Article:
Titles, abstracts, and full text articles were reviewed by two independent reviewers, with a third reviewer consulted when consensus could not be reached. Additional references were then sought from textbooks, reference lists of included studies and an independent hand search of reference lists of other reviews. One reviewer gathered data on clinical tests including the description, score, study population, inclusion and exclusion criteria, diagnostic reference standard, differences in operationalizing the index tests, study raters, and study results (including sensitivity, specificity, LR+, LR-, and reliability). Two other reviewers verified the data collection. Two other reviewers assessed the methodological quality of the studies.

Study Strengths / Weaknesses:

  • The two types of included studies were assessed using different tools: the Quality Assessment of Diagnostic Accuracy Studies (QUADAS) tool for diagnostic accuracy articles (6), and the Quality Appraisal of Reliability Studies (QAREL) checklist for diagnostic reliability articles (7).
  • There were a small number of articles found on any single clinical test – there simply isn’t a lot to go on in this area!
  • Studies on reliability were limited by statistical or methodological weaknesses.
  • The study populations were not homogeneous in age and, more importantly, spinal dysfunctions. This reduced the external validity of the results.
  • No descriptions of the tests investigated were provided in the article.

Additional References:

  1. Martin BI, Deyo RA, Mirza SK, et al. Expenditures and health status among adults with back and neck problems. JAMA 2008; 299(6): 656-664.
  2. Dupuis PR, Yong-Hing K, Cassidy JD, et al. Radiographic diagnosis of degenerative lumbar spinal instability. Spine 1985; 10(3): 262-276.
  3. Hodges PW, Moseley GL. Pain and motor control of the lumbopelvic region: effect and possible mechanisms. J Electromyogr Kinesiol 2003; 13(4): 361-370.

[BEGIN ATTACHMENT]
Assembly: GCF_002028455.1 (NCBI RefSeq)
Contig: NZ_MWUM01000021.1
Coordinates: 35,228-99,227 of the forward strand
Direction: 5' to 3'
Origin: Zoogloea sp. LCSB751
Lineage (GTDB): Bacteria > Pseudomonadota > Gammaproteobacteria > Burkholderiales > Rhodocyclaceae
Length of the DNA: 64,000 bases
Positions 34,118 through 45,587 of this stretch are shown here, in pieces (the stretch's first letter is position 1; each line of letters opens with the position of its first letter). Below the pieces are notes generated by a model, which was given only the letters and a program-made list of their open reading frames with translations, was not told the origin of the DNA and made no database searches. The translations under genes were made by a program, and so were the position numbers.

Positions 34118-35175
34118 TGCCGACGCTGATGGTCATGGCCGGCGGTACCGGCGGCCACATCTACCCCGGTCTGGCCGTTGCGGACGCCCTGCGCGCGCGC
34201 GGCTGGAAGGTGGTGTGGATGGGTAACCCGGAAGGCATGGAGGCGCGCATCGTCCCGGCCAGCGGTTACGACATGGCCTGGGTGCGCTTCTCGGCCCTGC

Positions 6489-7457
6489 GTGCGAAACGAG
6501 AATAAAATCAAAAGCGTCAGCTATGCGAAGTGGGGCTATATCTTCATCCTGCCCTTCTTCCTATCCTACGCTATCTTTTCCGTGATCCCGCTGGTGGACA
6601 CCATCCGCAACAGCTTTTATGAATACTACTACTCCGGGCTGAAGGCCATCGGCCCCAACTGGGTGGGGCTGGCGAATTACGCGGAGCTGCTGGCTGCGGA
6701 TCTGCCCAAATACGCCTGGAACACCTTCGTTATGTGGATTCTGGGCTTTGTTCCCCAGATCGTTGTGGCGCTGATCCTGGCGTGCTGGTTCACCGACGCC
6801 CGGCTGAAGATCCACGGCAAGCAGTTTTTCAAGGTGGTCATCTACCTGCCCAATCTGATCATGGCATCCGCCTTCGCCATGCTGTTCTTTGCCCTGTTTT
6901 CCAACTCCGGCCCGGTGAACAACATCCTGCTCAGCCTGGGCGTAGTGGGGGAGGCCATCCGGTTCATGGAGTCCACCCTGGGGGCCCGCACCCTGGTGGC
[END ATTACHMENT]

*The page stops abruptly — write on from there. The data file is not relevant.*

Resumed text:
4. Rabin A, Shashua A, Pizem K, et al. The interrater reliability of physical examination tests that may predict the outcome or suggest the need for lumbar stabilization exercises. J Orthop Sports Phys Ther 2013; 42(2): 83-90.
  5. Moher D, Liberati A, Tetzlaff J, et al. Preferred reporting items for systematic reviews and meta-analyses: the PTISMA statement. Int J Surg 2010; 8(5): 336-341.
  6. Whiting P, Rutjes AW, Reitsma JB, et al. The development of QUADAS: a tool for the quality assessment of studies of diagnostic accuracy included in systematic reviews. BMC Med Res Methodol 2003; 3: 25.
  7. Lucas NP, Macaskill P, Irwig L, et al. The development of a quality appraisal tool for studies of diagnostic reliability (QAREL). J Clin Epidemiol 2010; 63(8): 854-861.
  8. Hicks GE, Fritz JM, Delitto A, et al. Interrater reliability of clinical examination measures for identification of lumbar segmental instability. Arch Phys Med Rehabil 2003; 84(12): 1858-1864.
  9. Fritz JM, Whitman JM, Childs JD. Lumbar spine segmental mobility assessment: an examination of validity for determining intervention strategies in patients with low back pain. Arch Phys Med Rehabil 2005; 86(9): 1745-1752.
  10. Kasai Y, Morishita K, Kawakita E, et al. A new evaluation method for lumbar spinal instability: passive lumbar extension test. Phys Ther 2006; 86(12): 1661-1667.
  11. Ravenna MM, Hoffman SL, Van Dillen LR. Low interrater reliability of examiners performing the prone instability test: a clinical test for lumbar shear instability. Arch Phys Med Rehabil 2011; 92(6): 913-919.
  12. Schneider M, Erhard R, Brach J, et al. Spinal palpation for lumbar segmental mobility and pain provocation: an interexaminer reliability study. J Manipulative Physiol Ther 2008; 31(6): 465-473
  13. Panjabi MM. The stabilizing system of the spine. Part II. Neutral zone and instability hypothesis. J Spinal Disord 1992; 5(4): 390–6. discussion 7.